As a whole, the new applications are worthy of attention, as the inclusion of Classes 40, 42, and 45 could prove to be a popular addition to metaverse-related applications more broadly in light of Nike’s apparent ability to influence larger trademark filing practices in this space. After all, no small number of companies were seemingly prompted by – and have largely relied upon the same filing format as – Nike, rushing to the USPTO and other national trademark offices last year, seeking registrations for their mark in Classes 9, 35, and 41. While other brands have since begun listing Classes 41 and 42 in their applications (Bulgari comes to mind, for example, as does Tod’s and Roger Vivier owner Tod’s Group), Nike including Classes 40 and 45 by way of the RTFKT applications is one of the first examples of a major brand expanding into additional classes of goods/services for use in the virtual realm. (Nike’s latest applications were preceded only by an application that RTFKT, itself, filed for its name in November, which lists Classes 9, 16, 18, 25, 28, 35, 40, 41, 42, and 45.)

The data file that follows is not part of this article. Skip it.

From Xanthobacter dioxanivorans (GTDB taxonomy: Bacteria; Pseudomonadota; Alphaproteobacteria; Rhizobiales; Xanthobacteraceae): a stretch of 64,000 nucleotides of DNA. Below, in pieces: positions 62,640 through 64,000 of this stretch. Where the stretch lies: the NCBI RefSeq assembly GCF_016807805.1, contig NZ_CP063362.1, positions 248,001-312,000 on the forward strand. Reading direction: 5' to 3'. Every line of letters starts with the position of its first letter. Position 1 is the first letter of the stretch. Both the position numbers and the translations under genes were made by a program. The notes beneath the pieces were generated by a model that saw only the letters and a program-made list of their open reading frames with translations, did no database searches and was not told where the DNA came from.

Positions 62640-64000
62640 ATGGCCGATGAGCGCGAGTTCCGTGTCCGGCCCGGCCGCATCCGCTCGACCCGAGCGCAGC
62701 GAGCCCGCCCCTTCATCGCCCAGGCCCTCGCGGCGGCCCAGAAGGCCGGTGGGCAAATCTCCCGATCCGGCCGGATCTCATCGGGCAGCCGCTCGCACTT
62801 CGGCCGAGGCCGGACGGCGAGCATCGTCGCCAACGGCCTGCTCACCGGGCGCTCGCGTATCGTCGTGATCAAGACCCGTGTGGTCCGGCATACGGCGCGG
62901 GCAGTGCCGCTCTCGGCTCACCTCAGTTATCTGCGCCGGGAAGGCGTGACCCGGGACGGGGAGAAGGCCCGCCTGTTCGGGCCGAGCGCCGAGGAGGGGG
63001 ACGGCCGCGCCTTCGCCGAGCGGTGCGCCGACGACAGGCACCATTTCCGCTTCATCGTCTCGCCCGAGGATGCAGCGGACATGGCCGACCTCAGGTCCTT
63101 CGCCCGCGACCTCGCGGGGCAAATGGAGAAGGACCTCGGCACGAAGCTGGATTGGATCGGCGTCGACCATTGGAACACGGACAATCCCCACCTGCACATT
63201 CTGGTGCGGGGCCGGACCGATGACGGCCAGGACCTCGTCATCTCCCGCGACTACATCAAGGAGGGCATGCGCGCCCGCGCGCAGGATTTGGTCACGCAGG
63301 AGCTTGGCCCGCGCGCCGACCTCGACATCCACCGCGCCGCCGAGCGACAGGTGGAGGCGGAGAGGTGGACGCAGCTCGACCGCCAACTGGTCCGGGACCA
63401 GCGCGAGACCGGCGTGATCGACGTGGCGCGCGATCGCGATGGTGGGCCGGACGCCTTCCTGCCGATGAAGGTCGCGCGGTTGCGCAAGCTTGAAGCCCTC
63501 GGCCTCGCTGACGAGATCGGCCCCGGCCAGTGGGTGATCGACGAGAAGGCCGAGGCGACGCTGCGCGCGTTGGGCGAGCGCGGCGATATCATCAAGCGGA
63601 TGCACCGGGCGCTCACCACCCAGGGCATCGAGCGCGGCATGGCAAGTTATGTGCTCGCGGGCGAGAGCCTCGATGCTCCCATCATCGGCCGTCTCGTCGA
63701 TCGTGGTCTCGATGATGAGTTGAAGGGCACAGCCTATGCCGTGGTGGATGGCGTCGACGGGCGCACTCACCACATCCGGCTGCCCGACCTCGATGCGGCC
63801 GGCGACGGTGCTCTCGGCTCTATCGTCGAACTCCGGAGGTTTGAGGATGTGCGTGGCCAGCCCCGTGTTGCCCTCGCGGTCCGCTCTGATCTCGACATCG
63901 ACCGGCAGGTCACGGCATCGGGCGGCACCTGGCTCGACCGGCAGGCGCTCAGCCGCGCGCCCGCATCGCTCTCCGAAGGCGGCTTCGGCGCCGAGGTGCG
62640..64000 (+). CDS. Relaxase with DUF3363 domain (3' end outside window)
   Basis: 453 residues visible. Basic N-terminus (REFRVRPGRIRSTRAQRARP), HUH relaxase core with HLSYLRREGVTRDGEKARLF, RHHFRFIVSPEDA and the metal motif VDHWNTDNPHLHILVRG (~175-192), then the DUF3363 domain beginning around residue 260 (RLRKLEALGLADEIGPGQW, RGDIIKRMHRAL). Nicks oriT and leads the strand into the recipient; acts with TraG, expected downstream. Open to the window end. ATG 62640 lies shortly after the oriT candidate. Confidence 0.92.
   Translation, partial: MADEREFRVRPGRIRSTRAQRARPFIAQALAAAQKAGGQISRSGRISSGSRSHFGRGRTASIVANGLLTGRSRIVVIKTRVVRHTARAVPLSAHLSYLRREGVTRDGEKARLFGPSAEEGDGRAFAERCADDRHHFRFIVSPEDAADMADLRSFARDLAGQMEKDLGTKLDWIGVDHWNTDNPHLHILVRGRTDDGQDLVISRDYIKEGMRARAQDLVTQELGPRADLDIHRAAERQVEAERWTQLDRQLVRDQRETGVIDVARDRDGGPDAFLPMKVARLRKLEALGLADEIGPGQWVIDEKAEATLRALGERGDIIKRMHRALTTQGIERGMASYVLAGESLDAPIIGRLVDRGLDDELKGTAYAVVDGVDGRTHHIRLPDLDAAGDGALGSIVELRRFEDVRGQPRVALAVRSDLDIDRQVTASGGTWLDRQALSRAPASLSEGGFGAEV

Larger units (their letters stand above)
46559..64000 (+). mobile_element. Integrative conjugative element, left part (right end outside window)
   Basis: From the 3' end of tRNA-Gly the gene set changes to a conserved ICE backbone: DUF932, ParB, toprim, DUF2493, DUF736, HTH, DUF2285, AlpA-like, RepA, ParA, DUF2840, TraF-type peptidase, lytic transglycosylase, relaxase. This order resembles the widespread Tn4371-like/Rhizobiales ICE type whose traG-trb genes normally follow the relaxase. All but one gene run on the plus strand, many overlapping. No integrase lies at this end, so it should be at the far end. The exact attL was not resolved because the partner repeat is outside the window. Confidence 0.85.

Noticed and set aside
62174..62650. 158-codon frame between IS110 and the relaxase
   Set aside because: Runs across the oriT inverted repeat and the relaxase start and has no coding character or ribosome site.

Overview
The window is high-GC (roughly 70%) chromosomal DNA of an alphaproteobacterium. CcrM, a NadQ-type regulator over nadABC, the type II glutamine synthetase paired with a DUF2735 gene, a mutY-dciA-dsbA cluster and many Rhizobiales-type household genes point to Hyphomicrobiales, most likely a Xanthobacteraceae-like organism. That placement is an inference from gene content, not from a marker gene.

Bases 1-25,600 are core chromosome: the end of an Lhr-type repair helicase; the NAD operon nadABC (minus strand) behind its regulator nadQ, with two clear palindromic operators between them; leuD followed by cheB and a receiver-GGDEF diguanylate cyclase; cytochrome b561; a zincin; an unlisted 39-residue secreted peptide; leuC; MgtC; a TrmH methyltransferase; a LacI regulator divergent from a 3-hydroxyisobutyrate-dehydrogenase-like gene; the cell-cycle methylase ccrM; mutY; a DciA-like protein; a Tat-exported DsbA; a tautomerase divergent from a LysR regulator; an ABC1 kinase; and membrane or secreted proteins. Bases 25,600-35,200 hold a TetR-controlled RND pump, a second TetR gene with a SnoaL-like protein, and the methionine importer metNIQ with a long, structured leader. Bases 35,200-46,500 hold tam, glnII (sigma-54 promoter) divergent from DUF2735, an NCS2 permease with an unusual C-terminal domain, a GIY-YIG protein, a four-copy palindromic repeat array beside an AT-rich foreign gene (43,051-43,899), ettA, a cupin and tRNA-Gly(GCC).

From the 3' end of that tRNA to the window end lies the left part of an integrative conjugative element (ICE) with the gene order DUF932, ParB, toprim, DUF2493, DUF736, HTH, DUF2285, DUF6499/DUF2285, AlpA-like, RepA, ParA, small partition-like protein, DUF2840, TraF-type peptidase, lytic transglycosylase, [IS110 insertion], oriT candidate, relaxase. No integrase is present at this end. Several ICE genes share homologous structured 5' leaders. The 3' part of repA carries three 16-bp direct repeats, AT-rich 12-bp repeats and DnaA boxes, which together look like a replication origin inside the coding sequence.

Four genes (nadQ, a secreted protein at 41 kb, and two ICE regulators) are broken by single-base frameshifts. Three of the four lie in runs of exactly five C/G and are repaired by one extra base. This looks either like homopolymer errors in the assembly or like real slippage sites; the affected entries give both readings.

New developments like this are noteworthy given that most companies are relatively unsure how exactly to approach the swiftly-developing metaverse (especially from a trademark perspective) and how to protect their well-established marks in the virtual realm in much the same way as they do in the physical one. In lieu of a long list of previously-registered metaverse marks and given the influx of trademark filings since Nike first made headlines for its own metaverse trademark applications, it appears that early-movers like the Swoosh are setting out a blueprint of sorts for how to proceed.